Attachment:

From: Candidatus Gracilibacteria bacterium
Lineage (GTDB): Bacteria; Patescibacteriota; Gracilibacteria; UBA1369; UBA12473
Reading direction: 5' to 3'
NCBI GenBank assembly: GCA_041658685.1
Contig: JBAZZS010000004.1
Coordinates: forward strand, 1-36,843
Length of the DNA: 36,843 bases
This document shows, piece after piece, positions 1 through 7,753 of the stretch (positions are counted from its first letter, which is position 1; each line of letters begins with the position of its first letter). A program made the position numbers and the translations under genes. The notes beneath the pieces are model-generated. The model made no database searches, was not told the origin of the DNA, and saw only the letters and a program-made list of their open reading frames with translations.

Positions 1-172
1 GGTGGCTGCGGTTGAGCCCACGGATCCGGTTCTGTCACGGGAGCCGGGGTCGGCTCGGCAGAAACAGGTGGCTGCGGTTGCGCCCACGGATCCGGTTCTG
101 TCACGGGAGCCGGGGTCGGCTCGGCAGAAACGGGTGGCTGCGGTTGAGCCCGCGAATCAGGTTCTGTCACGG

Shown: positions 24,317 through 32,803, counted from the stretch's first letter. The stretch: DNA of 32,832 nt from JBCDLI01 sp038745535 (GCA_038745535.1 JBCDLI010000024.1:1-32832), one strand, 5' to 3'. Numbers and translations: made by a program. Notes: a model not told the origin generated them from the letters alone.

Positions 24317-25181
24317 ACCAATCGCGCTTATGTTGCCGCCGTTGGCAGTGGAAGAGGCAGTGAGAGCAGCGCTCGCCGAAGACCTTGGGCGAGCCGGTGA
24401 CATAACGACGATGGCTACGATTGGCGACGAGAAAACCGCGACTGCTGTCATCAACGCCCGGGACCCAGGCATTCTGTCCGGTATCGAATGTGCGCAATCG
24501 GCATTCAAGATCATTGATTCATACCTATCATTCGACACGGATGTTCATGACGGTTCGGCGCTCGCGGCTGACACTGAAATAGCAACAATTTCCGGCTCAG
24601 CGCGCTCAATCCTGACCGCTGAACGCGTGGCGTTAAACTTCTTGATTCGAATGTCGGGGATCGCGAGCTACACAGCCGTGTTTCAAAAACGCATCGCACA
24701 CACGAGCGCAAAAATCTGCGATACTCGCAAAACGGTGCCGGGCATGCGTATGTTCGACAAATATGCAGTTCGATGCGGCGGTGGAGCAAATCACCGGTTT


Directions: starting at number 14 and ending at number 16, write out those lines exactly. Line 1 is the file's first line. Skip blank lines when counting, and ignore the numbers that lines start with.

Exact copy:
24317 ACCAATCGCGCTTATGTTGCCGCCGTTGGCAGTGGAAGAGGCAGTGAGAGCAGCGCTCGCCGAAGACCTTGGGCGAGCCGGTGA
24401 CATAACGACGATGGCTACGATTGGCGACGAGAAAACCGCGACTGCTGTCATCAACGCCCGGGACCCAGGCATTCTGTCCGGTATCGAATGTGCGCAATCG
24501 GCATTCAAGATCATTGATTCATACCTATCATTCGACACGGATGTTCATGACGGTTCGGCGCTCGCGGCTGACACTGAAATAGCAACAATTTCCGGCTCAG